Exercise 29 Mycobacteria

The genus Mycobacterium contains many species, a number of which can cause human disease. A few are saprophytic organisms, found in soil and water, and also on human skin and mucous membranes. The two important pathogens in this group are Mycobacterium tuberculosis, the agent of tuberculosis, and Mycobacterium leprae, the cause of Hansen disease (leprosy). However, Mycobacterium kansasii and the Mycobacterium avium complex (see table 29.1) cause disease in persons with chronic lung disease and are being seen more frequently as opportunistic pathogens in patients with leukemia and acquired immunodeficiency syndrome (AIDS). Table 29.1 summarizes some of the mycobacteria that are human pathogens according to the type of disease that they may cause. Species of mycobacteria that are commensals and not normally associated with human disease are listed as well.

Laboratory diagnosis of tuberculosis and other mycobacterial infection is made by identifying the organisms in acid-fast smears and in cultures of clinical specimens from any area of the body where infection may be localized. In pulmonary disease, sputum specimens and gastric washings are appropriate, but if the disease is disseminated, the organisms may be found in a variety of areas. Urine, blood, spinal fluid, lymph nodes, or bone marrow may be of diagnostic value, especially in immunocompromised patients. Any specimen collected for identification of mycobacte-

Table 29.1 Mycobacteria in Infectious Disease




Route of Entry


Mycobacterium tuberculosis M. bovis


Cattle and human

Respiratory Alimentary (milk)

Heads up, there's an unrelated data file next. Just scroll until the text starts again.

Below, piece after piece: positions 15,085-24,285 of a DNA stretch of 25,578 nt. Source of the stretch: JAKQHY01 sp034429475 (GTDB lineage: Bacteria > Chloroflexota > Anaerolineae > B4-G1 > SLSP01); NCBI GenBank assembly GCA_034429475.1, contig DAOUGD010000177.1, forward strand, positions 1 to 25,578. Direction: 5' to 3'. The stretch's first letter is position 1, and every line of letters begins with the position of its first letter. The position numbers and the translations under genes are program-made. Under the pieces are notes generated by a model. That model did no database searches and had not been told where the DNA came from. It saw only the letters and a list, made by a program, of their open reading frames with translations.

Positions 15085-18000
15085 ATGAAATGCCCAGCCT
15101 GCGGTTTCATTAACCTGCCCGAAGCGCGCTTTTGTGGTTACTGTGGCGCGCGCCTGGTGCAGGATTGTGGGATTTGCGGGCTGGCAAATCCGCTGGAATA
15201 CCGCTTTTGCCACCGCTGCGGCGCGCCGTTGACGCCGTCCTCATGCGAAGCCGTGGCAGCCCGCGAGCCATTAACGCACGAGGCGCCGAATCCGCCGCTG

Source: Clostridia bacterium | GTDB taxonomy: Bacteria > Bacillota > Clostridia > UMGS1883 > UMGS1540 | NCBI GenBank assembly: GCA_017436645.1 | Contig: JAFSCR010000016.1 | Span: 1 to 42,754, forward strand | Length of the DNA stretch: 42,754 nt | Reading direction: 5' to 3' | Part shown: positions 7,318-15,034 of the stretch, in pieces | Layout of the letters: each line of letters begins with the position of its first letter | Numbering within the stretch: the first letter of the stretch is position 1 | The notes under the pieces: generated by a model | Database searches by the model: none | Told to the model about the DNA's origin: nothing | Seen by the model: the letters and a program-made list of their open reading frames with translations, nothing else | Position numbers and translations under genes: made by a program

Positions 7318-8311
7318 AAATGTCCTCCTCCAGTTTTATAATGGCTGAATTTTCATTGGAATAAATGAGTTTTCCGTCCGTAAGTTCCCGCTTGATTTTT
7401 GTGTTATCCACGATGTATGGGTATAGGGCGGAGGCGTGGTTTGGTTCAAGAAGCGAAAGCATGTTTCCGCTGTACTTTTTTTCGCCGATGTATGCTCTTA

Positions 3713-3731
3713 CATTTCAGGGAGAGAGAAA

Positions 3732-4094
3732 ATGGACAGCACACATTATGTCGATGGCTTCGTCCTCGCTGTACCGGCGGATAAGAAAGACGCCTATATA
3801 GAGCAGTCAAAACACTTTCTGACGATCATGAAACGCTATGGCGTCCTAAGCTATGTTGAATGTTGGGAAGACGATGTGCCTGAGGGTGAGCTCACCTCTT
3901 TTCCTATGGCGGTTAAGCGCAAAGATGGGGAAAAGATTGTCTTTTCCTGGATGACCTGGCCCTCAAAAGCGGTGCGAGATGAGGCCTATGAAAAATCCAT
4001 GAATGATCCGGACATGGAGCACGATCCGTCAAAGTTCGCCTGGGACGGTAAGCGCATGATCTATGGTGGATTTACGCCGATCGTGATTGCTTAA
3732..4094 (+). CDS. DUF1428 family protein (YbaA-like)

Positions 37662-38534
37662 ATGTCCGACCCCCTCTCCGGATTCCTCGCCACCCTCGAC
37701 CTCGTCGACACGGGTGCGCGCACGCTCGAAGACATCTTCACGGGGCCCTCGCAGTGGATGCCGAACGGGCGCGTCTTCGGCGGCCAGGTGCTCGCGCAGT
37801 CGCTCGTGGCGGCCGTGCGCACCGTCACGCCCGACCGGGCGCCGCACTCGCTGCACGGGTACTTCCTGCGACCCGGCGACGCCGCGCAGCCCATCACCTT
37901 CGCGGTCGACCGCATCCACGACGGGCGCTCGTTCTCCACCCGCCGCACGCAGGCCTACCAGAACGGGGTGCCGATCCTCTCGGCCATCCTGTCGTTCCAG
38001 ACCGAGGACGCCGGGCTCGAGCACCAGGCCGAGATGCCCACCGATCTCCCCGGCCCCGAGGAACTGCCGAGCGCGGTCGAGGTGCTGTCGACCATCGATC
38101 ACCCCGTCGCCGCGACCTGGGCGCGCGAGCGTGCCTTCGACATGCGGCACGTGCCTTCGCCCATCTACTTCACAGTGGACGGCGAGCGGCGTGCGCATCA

Pulmonary disease resembling tuberculosis (mycobacterioses)

M. avium* M. intracellulare* M. kansasii M. szulgai M. xenopi

Fowl and human




Environmental contacts? (water and soil)

Lymphadenitis (usually cervical)

M. tuberculosis M. scrofulaceum M. avium complex

Human Human Fowl Human

Environmental contacts? (water and soil)

Skin ulcerations

M. ulcerans M. marinum


Fish and human

Environmental contacts? Aquatic contacts

Soft tissue

M. fortuitum M. chelonae

Human Human

Environmental contacts?

Hansen disease (leprosy)

M. leprae



Saprophytes: water, soil; human skin and mucosae

M. smegmatis M. phlei M. gordonae

* Mycobacterium avium and M. intracellular are so closely related that they are often identified as the Mycobacterium avium complex.

* Mycobacterium avium and M. intracellular are so closely related that they are often identified as the Mycobacterium avium complex.

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Bacterial Vaginosis Facts

Bacterial Vaginosis Facts

This fact sheet is designed to provide you with information on Bacterial Vaginosis. Bacterial vaginosis is an abnormal vaginal condition that is characterized by vaginal discharge and results from an overgrowth of atypical bacteria in the vagina.

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